Telia are also hypophyllous, and teliospores form within epidermal cells. Teliospores (7–10  14–17 m) are sessile and oblong to columnar and have two or more vertical cell walls; each cell probably has a single germ pore. Spore walls are lightly colored and uniformly thick. Basidia are external.

On hemlock (Tsuga sp.), the alternate host, spermagonia are hypophyllous, subcuticular, numerous, and inconspicuous. Circular aecia form on the lower side of current-season needles in yellow spots. They erupt from beneath the epidermis and form without a peridium, depending on the region in North America (as mentioned above). Aeciospores (18–24  15–21 m) are produced in chains and are globoid to broadly ellipsoid; they have a wall (1–1.5 m thick), which is finely and evenly roughened with flat or rounded warts (T. minima) or echinulate (N. vaccinii).

Disease Cycle and Epidemiology

P. vaccinii has a macrocyclic life cycle. In the spring, airborne aeciospores infect newly emerging blueberry leaves. Uredinia form about midsummer on the lower side of leaves. Urediniospores reinfect blueberry in a repeating secondary cycle, which leads to rapid inoculum buildup and disease spread. The latent period may be completed in only 10 days at 20 oC.  The pathogen does not systemically invade blueberry. Telia form within the epidermal cells of infected leaves, which eventually drop to the ground. Basidia arise from germinating teliospores in dead leaves, and basidiospores infect young hemlock needles in the spring. Inconspicuous spermagonia develop on the lower side of needles, followed by yellow aecia.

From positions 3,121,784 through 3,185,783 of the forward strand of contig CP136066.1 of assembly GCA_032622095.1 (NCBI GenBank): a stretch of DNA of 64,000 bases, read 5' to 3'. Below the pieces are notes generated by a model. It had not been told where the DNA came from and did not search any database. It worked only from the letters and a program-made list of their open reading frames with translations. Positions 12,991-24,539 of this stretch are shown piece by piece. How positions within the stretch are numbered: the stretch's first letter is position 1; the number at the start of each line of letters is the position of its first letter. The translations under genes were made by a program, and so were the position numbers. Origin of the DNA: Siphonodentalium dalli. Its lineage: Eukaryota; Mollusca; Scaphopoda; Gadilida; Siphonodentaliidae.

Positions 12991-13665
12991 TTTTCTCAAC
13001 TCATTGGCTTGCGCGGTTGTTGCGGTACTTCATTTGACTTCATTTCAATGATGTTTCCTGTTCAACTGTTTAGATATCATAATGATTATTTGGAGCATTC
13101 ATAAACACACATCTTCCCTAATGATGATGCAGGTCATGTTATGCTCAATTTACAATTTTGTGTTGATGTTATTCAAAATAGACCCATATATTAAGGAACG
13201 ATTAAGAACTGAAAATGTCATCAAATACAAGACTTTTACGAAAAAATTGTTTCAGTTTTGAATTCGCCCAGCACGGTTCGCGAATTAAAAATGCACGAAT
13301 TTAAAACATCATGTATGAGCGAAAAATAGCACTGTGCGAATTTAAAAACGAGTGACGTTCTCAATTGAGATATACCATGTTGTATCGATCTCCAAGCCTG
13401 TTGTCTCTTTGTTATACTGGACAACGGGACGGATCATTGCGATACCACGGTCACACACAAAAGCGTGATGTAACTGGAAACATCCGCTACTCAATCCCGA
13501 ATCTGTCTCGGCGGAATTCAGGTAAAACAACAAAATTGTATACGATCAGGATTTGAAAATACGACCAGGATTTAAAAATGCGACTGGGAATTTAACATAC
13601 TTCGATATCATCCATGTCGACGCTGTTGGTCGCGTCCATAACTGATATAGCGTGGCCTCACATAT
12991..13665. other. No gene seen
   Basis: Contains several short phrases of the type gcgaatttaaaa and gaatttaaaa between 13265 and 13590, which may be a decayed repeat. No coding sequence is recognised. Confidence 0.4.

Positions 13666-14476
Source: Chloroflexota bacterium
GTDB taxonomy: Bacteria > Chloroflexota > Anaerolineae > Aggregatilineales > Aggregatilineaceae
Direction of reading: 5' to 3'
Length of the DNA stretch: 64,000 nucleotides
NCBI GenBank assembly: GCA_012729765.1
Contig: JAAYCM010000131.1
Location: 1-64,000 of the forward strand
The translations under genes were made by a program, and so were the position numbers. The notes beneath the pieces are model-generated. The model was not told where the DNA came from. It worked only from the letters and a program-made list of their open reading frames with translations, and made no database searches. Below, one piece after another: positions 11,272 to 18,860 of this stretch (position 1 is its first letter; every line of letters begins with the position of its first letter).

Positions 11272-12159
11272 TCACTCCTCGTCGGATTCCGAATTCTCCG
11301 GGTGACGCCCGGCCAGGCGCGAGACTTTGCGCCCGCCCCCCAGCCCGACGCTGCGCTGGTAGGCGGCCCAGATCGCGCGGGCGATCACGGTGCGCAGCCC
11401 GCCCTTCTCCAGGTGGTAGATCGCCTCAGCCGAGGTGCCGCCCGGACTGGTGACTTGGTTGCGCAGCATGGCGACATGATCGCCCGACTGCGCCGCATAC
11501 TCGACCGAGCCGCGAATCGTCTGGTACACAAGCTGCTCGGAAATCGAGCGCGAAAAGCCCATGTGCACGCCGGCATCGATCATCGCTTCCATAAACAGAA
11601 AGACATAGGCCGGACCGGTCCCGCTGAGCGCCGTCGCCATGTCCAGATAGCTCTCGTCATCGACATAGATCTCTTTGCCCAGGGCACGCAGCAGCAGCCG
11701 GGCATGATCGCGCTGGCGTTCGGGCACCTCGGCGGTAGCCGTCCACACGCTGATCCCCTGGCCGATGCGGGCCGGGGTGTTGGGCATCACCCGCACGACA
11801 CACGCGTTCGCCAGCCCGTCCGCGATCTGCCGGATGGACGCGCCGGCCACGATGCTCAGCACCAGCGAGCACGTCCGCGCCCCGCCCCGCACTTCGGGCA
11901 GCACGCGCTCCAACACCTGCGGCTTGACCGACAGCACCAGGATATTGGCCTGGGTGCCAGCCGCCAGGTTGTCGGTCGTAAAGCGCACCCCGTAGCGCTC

Previously, leaf rust was thought to be more prevalent in areas within the native range of hemlock. However, recent reports from both Argentina and Spain note that hemlock is not available, and it is suspected that in regions with mild winters, uredinia may overwinter on the leaves of native evergreen Vaccinium spp. or on leaves which remain green, even through the winter. If so, this might account for the presence of the disease in areas, particularly in the south, that are also remote from hemlock. In Maine, the disease has been observed on lowbush blueberries as far as 0.4 km from hemlock. Infrequent outbreaks of the disease in the mid-Atlantic states may be caused by windborne urediniospores from the south.


Numerous fungicides have significant activity against urediniospores of P. vaccinii, but not all of these are registered for use on blueberry.  Among these, chlorothalonil, mancozeb, and copper sulfate provide fungicidal activity, while propiconazole and azoxystrobin provide fungistatic activity.  Pyraclostrobin and fenbuconazole also have activity against rust which is presumed to be fungistatic.  Historically, fungicides have been applied at petal fall and again 10–14 days later to control leaf rust on lowbush blueberry. For rabbiteye and southern highbush varieties, applications are recommended for late spring through summer for management in Georgia, but timing varies by geographic location, as evidenced by recommendations in Florida which include fungicide applications in the spring once leaves first form. In areas where leaves remain throughout the winter, epidemics are likely initiated earlier. Removal of all hemlocks from within a 0.4-km radius of blueberry fields, especially those upwind, may be beneficial. In areas with mild winters, it may also be beneficial to remove all evergreen Vaccinium spp. located near blueberry plantings, though this may be impractical in some locations.

Highbush blueberry cultivars vary in their susceptibility to leaf rust, as do rabbiteye and southern highbush. Sources of resistance exist within highbush blueberry and possibly within other Vaccinium spp. as well. Hybrids between V. uliginosum and highbush blueberry are generally susceptible.